This is just a ridiculous ruling by the Supreme Court of Washington State. It seems parents are losing all their rights over raising their children more and more each day.
In a victory for rebellious teenagers, the state Supreme Court ruled Thursday that a mother violated Washington's privacy law by eavesdropping on her daughter's phone conversation.
Privacy advocates hailed the ruling, but the mother was unrepentant.
"It's ridiculous! Kids have more rights than parents these days," said mom Carmen Dixon, 47. "My daughter was out of control, and that was the only way I could get information and keep track of her. I did it all the time."
The Supreme Court ruled that Dixon's testimony against a friend of her daughter should not have been admitted in court because it was based on the intercepted conversation. The justices unanimously ordered a new trial for Oliver Christensen, who had been convicted of second-degree robbery in part due to the mother's testimony.
The case started with a purse-snatching four years ago that shocked the island town of Friday Harbor, population 2,000. Two young men knocked down an elderly woman, breaking her glasses, and stole her purse. Christensen, then 17, was a suspect.
Sheriff Bill Cumming asked Dixon, whose daughter was friends with Christensen, to be alert for any possible evidence. When Christensen called the Dixon house later, Lacey Dixon, then 14, took the cordless phone into her bedroom and shut the door. The mother hit the "speakerphone" button and took notes on the conversation — in which Christensen said he knew where the purloined purse was.
Federal wiretap law has been interpreted to allow parents to record their child's conversations. But Washington privacy law is stricter. Washington is one of 11 states that requires consent from all parties involved before a conversation may be intercepted or recorded.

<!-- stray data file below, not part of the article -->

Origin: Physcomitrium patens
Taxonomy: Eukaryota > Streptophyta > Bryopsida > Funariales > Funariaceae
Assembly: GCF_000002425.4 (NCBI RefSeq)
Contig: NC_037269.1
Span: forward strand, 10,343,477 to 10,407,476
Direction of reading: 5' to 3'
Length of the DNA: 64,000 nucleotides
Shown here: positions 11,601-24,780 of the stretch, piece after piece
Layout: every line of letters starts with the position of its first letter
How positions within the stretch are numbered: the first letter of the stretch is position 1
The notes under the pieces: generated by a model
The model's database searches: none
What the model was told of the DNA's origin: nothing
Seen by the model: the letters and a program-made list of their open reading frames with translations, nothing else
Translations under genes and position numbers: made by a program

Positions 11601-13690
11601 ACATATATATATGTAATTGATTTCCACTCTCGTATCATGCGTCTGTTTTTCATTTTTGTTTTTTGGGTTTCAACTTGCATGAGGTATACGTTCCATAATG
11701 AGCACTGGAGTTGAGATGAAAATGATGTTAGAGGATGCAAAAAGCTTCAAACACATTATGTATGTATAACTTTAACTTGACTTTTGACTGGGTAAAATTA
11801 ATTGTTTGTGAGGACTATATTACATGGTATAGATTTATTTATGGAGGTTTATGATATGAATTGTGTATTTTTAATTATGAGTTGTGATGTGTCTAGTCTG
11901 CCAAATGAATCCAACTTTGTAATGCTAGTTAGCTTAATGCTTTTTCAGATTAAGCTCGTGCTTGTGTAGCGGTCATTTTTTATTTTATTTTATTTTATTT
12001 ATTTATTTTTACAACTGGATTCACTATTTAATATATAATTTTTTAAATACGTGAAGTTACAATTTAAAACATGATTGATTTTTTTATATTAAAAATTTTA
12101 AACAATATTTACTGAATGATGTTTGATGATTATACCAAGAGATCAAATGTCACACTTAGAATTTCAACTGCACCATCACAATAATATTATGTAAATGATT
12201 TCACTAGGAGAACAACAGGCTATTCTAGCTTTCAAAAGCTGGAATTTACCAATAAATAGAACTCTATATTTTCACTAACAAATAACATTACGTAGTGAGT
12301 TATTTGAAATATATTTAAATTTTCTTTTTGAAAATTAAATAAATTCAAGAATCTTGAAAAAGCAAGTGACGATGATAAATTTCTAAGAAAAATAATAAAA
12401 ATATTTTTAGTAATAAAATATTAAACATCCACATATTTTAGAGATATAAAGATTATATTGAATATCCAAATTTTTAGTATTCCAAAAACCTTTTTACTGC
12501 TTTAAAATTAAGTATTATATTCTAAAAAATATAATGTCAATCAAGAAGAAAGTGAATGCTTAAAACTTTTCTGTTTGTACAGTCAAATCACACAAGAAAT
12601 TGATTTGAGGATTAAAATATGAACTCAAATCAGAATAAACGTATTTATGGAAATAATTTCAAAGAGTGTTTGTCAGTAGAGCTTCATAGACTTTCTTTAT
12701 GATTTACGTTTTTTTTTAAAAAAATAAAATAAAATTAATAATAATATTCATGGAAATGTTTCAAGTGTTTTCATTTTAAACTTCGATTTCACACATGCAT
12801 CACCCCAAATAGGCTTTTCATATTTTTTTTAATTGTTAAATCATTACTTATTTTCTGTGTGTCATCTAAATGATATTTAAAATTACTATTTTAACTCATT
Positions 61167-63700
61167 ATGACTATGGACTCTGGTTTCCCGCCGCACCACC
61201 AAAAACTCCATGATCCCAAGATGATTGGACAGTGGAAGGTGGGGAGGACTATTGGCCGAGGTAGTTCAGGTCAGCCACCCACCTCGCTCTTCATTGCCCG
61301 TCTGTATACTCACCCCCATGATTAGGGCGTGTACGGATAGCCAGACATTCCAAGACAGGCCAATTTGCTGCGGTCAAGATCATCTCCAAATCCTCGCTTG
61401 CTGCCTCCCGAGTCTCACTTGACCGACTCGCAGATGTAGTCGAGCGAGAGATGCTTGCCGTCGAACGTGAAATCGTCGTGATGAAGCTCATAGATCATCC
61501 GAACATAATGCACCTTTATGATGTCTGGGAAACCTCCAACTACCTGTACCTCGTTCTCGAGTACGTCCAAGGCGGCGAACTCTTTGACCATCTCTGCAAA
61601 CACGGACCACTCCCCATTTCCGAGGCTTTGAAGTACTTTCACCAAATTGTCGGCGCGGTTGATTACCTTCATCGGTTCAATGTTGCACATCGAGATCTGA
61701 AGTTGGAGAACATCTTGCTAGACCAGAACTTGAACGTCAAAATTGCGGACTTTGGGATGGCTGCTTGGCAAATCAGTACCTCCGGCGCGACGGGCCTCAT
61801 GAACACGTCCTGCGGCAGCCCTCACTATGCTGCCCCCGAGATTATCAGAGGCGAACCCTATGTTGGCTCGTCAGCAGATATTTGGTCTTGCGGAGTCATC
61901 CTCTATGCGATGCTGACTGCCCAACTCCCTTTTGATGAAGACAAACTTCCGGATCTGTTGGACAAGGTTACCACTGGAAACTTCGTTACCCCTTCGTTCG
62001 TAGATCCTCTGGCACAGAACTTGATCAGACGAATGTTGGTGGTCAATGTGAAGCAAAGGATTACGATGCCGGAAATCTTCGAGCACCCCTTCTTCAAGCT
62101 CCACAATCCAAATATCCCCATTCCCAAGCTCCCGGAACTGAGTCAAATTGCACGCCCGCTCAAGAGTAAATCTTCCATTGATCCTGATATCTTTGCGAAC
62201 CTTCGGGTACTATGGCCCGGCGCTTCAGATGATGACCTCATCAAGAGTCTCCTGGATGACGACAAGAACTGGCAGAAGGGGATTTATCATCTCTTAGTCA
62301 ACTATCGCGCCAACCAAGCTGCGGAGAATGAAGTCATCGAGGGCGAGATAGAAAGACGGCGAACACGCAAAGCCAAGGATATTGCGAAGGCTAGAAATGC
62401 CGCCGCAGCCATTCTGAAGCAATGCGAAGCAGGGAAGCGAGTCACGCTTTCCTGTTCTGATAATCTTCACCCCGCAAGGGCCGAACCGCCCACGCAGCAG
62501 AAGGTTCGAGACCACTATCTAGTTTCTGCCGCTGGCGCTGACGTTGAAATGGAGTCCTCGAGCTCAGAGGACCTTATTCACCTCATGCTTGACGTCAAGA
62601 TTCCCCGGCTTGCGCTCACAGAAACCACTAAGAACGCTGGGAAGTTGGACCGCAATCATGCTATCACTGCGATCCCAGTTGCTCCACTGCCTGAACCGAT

So you have to let everyone in the conversation know you are listening in before you can record it -- even if it's your child you are responsible 100% for and are legally liable for. I just think that is ignorant. There is privacy law -- which I agree with because no one wants strangers doing it -- but a child is not a legal citizen. As a parent myself I know that if my child is breaking the law or their friends that they hang out with are, I should have the right to know.
The same group telling you that you shouldn't know if your child has an abortion and tells you not to spank your child or discipline them is now behind this bullshit privacy smokescreen to further yank parents rights out of their hands.
And we wonder why there are so many spoiled and screwed up kids in this country.
Tipped by: Say Anything
Right Thinking From The Left Coast
OK, I was a total pain in the ass when I was a teenager, earning the nickname "Hurricane" from members of my family, (and I deserved it). Sometimes I think that it's a miracle that my parents still love me, because of all the shit that I pulled. I didn't care who I hurt, as long as it wasn't me. My mother snooped, listened in on phone calls, you name it. And she definately found some stuff, too. And I was pissed then, but honestly, I couldn't be more grateful now. I was into some really bad people and things, and by snooping and sending me to school at 14, they probably saved my life. MEMO TO ALL PARENTS: SNOOP AWAY!!
Posted by: Catherine on December 13, 2004 11:12 AM